What are the impacts of the manufacturing and use of these items?
In addition to what we are buying, it is important for us to evaluate how the products we buy were made and what impacts they will have when we are using and done with them.
Evaluate the impacts of the products you buy:
When we understand the impacts of the product we buy, this can affect our health, economy, community and the environment..
Watch out for the “greenwashing” of products.
- We all want to buy products that aren’t harmful to the environment or to our own health. Unfortunately, many manufacturers and retailers claim to use environmentally sound, healthy practices and ingredients when in fact, they don’t.
- These companies are spending billions of dollars every year to convince us, the consumers that their products have little or no impact on the environment, or can even help. When in fact, they are spending more money on marketing, packaging and labeling than they are on actual product development that is truly environmentally sound.
- When greenwashing occurs, well-meaning consumers can be mislead into buying items that aren’t living up to their environmental claims.
What to watch out for:
- Hidden trade-offs: when a product claims it is “green” based on a single environmental component (using recycled paper), without attention to more important environmental issues (chemicals in the product, water used to create the product, other harmful impacts of the product). Examples:
- Office technology (printers, copiers, fax machines) that promote energy efficiency without attention to hazardous material content, indoor air quality or compatibility with recycled paper or remanufactured toner cartridges.
- Many laundry detergents, dish detergents, air fresheners, bathroom cleaners, markers, flooring laminate, bags, multi-purpose cleaners, wood panels and pesticides make these claims.
- 57% of products in a recent study had hidden trade-offs.
- No proof: when a product has an environmental claim that cannot be verified by easily accessible supporting information or by a reliable third-party certification. Examples:
- Household lamps and lights that promote their energy efficiency without any supporting evidence or certification.
- Facial tissues and paper towels that claim post-consumer recycled content without providing evidence.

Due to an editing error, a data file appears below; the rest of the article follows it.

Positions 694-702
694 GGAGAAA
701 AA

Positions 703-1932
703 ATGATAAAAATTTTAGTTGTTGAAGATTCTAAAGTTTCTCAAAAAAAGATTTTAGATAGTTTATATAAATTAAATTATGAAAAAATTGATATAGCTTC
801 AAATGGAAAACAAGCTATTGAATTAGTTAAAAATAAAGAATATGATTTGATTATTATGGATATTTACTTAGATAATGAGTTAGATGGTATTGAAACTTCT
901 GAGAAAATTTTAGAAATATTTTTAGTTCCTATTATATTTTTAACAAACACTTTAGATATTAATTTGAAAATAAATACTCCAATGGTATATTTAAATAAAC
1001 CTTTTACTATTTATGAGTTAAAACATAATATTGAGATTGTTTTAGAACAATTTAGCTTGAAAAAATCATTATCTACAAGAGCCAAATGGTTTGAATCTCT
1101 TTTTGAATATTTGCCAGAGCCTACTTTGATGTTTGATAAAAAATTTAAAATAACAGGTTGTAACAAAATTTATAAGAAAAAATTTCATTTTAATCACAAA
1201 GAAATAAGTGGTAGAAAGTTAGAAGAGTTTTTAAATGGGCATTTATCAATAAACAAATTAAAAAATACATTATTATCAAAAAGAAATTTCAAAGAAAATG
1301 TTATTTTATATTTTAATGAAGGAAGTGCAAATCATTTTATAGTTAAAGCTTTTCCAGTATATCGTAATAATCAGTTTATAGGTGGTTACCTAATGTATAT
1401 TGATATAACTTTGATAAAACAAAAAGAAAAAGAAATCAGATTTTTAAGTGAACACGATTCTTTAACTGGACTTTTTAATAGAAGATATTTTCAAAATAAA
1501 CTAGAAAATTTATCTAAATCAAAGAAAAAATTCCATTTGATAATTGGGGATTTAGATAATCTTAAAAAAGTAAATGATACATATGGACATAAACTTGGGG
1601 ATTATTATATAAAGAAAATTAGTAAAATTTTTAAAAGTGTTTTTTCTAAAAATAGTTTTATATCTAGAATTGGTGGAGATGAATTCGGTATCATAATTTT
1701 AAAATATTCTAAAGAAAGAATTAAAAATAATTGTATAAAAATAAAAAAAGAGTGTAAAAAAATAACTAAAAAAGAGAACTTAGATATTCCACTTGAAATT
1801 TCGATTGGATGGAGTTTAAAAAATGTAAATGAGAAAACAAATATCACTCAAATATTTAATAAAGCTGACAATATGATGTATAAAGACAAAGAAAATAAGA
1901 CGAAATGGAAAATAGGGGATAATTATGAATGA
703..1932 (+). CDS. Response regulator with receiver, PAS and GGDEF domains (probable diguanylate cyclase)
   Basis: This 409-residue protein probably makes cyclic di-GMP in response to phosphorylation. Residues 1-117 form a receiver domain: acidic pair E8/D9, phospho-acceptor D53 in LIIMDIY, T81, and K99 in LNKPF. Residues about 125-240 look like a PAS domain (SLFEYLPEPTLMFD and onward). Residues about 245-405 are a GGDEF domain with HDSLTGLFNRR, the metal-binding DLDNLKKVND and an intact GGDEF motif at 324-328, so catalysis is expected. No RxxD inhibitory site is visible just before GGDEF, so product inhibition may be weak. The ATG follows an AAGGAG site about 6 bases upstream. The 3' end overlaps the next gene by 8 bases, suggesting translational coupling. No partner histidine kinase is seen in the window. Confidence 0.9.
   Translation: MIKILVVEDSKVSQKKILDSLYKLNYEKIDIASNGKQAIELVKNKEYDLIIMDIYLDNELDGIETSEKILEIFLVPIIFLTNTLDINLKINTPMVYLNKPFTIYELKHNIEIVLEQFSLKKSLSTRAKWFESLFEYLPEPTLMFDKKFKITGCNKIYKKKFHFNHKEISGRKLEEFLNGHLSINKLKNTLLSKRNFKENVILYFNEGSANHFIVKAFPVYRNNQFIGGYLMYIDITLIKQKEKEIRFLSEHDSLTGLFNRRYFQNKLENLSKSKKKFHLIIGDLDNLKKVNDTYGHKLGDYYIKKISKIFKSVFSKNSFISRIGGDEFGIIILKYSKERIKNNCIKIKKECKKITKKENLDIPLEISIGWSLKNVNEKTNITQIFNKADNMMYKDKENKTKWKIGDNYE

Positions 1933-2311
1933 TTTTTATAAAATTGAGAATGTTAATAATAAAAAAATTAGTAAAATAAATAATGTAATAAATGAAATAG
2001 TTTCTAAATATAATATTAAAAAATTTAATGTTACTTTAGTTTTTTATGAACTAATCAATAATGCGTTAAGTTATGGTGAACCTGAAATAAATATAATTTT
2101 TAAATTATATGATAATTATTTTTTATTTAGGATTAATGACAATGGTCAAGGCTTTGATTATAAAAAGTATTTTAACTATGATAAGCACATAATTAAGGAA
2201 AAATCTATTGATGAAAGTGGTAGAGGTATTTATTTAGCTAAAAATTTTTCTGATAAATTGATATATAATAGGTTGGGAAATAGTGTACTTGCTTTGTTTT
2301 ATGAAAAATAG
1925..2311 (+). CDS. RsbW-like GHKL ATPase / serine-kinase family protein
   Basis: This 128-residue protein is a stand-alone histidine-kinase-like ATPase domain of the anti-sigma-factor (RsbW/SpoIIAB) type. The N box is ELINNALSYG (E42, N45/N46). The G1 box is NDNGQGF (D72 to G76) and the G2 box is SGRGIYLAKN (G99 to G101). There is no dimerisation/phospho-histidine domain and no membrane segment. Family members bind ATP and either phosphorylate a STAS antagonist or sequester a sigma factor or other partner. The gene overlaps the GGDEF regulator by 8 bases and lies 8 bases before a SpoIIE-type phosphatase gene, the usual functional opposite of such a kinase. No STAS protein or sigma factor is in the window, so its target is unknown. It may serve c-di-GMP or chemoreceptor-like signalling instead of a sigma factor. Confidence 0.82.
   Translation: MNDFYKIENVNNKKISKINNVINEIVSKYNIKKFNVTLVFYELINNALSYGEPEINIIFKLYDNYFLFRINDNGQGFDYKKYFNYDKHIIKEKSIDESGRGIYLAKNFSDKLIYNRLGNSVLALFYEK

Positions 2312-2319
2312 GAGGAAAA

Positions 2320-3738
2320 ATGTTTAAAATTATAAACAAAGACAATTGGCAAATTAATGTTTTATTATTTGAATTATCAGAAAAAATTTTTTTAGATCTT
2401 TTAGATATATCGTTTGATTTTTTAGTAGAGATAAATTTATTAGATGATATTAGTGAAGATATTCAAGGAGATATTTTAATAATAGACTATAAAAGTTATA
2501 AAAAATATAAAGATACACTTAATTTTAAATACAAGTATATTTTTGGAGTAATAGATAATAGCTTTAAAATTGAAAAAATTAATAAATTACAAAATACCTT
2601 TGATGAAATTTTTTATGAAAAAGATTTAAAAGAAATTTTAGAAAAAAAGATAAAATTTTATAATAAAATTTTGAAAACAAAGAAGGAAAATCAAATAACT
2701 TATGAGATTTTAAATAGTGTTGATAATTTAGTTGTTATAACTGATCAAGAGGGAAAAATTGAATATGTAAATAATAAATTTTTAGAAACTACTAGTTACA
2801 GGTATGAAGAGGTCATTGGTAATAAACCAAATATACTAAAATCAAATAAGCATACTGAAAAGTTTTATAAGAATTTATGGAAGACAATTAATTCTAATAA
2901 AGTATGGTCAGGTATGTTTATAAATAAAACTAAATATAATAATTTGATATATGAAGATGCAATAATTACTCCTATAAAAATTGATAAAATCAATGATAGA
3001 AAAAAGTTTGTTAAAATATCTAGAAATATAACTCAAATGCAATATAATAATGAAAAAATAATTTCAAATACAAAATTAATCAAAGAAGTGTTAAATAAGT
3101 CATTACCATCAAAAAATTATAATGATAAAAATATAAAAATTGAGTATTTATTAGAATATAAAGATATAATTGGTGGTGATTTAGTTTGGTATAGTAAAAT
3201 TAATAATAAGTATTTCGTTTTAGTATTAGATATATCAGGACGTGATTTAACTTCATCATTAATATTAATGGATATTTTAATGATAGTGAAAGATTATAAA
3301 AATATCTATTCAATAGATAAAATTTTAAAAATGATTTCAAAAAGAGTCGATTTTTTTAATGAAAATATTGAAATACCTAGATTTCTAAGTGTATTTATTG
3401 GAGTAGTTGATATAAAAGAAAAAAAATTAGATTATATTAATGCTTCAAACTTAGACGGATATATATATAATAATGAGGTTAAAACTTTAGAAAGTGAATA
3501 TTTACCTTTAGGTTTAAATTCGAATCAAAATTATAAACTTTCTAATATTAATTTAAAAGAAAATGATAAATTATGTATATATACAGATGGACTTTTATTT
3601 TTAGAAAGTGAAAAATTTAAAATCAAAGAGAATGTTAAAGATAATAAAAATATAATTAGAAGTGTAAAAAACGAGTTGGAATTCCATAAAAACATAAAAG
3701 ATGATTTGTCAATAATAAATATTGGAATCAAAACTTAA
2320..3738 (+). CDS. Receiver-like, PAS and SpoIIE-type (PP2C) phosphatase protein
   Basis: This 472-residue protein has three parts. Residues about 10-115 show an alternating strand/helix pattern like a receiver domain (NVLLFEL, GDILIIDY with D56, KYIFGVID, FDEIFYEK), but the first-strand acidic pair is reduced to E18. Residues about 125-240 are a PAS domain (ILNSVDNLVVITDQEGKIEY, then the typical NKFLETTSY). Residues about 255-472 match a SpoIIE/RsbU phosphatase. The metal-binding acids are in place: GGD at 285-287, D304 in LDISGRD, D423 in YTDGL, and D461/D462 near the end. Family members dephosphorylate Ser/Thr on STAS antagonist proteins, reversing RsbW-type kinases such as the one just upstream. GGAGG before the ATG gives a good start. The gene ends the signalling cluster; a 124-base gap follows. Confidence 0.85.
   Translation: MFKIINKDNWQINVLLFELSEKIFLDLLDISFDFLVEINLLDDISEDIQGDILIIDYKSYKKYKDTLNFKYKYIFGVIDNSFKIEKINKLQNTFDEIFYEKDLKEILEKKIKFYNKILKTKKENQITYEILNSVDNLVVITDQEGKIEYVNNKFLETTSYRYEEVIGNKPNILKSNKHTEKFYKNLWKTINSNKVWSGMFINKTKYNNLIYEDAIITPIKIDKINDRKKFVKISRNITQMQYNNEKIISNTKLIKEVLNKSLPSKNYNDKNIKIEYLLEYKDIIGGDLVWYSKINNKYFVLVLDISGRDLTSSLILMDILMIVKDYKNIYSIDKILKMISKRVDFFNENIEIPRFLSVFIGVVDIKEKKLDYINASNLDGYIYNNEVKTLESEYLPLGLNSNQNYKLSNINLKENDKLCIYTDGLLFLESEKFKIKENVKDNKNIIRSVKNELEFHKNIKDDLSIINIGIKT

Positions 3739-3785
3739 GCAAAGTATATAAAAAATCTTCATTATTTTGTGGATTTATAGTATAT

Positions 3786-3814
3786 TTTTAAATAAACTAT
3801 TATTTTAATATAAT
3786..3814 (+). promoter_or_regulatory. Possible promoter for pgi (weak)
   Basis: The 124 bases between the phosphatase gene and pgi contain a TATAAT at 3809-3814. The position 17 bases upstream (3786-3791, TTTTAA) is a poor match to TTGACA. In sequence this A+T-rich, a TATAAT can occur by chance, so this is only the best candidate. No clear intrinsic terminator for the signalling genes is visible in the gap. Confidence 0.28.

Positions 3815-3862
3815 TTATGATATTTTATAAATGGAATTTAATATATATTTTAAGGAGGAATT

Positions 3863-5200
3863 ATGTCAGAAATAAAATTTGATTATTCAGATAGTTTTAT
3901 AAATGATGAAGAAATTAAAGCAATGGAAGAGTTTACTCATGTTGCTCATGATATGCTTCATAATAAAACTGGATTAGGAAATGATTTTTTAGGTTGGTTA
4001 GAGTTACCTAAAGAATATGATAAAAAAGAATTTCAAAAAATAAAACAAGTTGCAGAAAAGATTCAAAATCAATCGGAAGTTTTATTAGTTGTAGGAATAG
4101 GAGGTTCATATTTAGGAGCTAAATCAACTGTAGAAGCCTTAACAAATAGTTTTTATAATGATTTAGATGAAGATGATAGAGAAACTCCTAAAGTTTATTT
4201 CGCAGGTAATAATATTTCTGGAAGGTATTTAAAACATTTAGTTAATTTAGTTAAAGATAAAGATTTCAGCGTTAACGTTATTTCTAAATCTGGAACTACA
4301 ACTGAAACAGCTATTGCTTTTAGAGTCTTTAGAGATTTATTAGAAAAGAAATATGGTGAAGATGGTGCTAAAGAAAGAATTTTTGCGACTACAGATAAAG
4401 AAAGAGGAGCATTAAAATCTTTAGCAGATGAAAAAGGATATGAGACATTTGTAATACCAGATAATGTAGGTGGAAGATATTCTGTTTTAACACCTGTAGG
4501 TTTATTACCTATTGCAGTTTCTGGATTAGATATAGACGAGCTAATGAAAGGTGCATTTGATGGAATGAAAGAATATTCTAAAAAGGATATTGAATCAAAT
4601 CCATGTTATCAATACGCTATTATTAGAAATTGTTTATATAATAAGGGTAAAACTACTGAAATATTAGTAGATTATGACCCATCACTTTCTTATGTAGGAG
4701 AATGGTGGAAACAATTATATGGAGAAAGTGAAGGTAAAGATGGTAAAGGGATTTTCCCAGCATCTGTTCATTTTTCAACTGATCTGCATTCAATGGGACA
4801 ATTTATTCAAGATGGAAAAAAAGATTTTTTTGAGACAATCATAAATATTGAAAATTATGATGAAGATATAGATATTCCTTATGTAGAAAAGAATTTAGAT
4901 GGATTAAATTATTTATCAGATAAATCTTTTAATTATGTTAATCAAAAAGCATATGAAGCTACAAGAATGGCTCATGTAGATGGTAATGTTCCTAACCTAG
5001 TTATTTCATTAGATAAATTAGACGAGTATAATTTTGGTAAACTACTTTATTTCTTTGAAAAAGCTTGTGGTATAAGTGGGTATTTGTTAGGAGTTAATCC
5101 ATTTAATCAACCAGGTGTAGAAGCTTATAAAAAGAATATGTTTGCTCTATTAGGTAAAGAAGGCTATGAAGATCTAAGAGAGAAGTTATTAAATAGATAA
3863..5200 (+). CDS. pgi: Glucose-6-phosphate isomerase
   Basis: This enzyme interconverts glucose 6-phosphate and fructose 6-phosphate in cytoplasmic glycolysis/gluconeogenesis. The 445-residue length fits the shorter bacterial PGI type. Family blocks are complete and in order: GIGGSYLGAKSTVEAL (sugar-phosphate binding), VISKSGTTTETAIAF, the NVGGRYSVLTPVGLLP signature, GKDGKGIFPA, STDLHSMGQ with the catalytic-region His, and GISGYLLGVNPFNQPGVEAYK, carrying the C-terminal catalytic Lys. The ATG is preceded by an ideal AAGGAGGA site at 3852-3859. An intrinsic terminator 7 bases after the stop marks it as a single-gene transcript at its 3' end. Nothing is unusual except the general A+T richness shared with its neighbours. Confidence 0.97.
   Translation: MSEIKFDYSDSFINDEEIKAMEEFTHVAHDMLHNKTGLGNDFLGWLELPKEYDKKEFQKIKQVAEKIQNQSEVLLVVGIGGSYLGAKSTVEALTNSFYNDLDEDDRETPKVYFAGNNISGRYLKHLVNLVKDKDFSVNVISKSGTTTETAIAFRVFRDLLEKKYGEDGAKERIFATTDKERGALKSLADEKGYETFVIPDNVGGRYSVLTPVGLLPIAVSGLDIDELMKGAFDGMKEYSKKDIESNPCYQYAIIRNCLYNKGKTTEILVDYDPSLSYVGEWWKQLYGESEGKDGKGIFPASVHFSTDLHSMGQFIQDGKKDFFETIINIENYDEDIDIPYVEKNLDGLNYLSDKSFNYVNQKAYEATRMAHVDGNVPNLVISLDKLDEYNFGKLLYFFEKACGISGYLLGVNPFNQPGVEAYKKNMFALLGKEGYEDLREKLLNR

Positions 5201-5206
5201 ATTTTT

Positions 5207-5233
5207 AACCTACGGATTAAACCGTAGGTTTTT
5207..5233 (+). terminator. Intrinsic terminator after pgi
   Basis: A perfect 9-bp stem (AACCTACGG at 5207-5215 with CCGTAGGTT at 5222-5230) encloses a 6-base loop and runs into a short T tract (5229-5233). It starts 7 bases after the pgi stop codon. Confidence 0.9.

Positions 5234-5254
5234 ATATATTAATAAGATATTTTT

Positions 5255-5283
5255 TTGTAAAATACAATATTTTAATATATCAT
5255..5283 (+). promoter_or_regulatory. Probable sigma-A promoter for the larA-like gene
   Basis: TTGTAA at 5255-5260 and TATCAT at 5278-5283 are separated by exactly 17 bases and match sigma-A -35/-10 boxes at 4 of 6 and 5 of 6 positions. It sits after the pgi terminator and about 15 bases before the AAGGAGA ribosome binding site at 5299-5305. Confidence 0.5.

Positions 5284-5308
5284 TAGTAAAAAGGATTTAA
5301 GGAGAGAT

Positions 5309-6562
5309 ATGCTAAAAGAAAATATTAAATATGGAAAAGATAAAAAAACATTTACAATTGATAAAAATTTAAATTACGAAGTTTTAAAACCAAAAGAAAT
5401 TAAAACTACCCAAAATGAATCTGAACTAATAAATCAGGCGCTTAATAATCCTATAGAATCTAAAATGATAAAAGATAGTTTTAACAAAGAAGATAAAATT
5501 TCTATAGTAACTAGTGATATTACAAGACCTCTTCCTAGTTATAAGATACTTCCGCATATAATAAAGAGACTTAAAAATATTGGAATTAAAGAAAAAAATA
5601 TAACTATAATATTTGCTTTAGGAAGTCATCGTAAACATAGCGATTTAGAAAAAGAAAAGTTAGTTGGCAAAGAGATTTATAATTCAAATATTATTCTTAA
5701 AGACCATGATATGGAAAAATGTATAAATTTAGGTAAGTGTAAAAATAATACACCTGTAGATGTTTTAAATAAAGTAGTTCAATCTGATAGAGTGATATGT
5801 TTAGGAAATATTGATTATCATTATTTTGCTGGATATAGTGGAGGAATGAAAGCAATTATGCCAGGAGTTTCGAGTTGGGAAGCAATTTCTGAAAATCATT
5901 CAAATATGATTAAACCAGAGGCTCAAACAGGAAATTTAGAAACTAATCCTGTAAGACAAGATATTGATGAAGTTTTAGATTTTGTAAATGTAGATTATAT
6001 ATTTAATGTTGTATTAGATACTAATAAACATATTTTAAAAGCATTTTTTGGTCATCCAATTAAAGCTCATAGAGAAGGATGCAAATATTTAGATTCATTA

- Vagueness: claims that are so poorly defined or broad that the real meaning is likely to be misunderstood by the consumer. Examples:
- “Non-toxic.” Everything is toxic in sufficient dosage.
- “All Natural.” Arsenic is natural. So are uranium, mercury, and formaldehyde. All are poisonous.
- Irrelevance: when a product makes and environmental claim that may be truthful but is unimportant and unhelpful for consumers seeking environmentally-preferable products. It is irrelevant and therefore distracts the consumer from finding a truly greener option. Examples:
- Many products claim to be CFC-free, but CFCs have been banned for almost 30 years. CFCs (chlorofluorocarbons) were a principle contributor to ozone depletion. So this claim has NO merit.
Support responsible companies.
- If you can’t find a product with good environmental qualities, at minimum you should buy from companies and business that are acting in a responsible manner.
- Buy from businesses and manufacturers who are working to reduce their own environmental impact, utilize renewable energy and are committed to energy efficiency upgrades. Also from those who support their employees and the surrounding community of where these products are made and sold.
How to support these companies:
- When deciding where to purchase your products from, choose local businesses whenever possible.
- Be knowledgeable about the products you are using and their impact on your health, the environment and the manufacturing and operating processes of those products: